- The Washington Times - Sunday, April 13, 2008

Last December, Washington Archbishop Donald Wuerl and Catholic University President David O’Connell hammered out talking points for the upcoming papal visit. The list, along with few comments by Archbishop Pietro Sambi, the papal nuncio to the United States, then was shipped to the Vatican.

It’s anyone’s guess, Father O’Connell said, how the pope will address the Americans, who make up the world’s third largest Catholic church after Brazil and Mexico.

However, he won’t be scolding them, the priest predicted.

“The pope is coming to strengthen our Catholic identity,” he says. “Some people would like to think he’ll be scolding Catholic colleges and universities. But this is a guy representing Catholic teaching in the most positive way. He is not using a hammer nor something to bash people over the head with.”

CATHOLICS IN AMERICA. Click graphic to open larger image:AmericanCatholics50pct.jpg

The pope will address a Catholic population in some ferment. Hundreds of inner-city Catholic schools are being closed, especially in the upper Midwest, because of low enrollment and lack of funds. More churches were closing around the country than being founded, and the priestly sex-abuse scandals that surfaced in 2002 have sent six dioceses into bankruptcy.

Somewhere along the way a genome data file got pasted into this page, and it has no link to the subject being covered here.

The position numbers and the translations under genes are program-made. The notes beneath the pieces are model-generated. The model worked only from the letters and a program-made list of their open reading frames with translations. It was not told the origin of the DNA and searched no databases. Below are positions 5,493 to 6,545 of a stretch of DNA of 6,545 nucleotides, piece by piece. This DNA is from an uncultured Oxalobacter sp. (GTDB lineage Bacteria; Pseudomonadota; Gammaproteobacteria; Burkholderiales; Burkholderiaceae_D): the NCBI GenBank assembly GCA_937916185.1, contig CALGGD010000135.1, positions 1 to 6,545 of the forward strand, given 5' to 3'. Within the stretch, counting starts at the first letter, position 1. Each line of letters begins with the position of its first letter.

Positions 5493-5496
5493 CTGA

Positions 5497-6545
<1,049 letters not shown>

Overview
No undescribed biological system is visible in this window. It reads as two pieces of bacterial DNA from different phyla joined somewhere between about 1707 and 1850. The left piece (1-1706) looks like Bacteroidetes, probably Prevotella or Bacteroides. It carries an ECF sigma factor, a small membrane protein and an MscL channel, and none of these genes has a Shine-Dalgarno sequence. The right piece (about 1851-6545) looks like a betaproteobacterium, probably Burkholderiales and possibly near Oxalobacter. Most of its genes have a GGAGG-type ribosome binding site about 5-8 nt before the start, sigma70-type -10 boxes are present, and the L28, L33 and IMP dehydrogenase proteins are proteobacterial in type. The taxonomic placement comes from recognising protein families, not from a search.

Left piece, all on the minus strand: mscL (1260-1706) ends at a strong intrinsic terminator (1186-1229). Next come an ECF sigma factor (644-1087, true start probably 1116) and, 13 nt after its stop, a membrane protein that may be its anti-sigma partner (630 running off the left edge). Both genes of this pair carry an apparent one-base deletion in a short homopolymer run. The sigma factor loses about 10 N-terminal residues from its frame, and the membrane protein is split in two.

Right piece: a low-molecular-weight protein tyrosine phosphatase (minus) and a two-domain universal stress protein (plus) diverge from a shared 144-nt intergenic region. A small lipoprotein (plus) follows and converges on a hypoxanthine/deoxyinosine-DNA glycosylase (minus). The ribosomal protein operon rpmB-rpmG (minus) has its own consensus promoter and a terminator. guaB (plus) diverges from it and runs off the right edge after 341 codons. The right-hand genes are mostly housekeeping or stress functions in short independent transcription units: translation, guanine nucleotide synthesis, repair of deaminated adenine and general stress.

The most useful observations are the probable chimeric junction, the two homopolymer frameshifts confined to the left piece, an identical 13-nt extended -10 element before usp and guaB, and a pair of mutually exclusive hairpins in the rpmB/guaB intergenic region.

Roughly 24 percent of the U.S. population is Catholic, compared to 51.3 percent who are Protestants and 16.1 percent who are unaffiliated, according to a Pew Forum on Religion and Public Life survey released in February.

It is a shifting populace. Although one-third (31.4 percent) of all American adults say they were raised Catholic, the share of the population is 7.5 percentage points lower. Since 2.6 percent of the American adult population are converts to Catholicism, that means 10 percent of the U.S. population are former Catholics and almost one-third of baptized Catholics leave the church by or during adulthood.

According to Pew, no other religion in the United States has experienced greater losses over the past few decades.

Still, the Catholic Church’s overall population remains stable, even growing, according to the Yearbook of American and Canadian Churches, which every year places the church among the top three of its fastest-growing churches. The reason: more than 45 percent of all immigrants to the United States each year are Catholic, most from Mexico or elsewhere in Latin America.

Already, Hispanics count for one-third of all U.S. Catholics and nearly half of American Catholics under 40.

Still, a fair amount of those Catholics are being picked off by Protestant churches. One-third of all Roman Catholic immigrants to the United States switch to Protestant churches — usually evangelical or Pentecostal — within a decade, according to Edwin Hernandez, a research fellow with the Center for the Study of Latino Religion at the University of Notre Dame.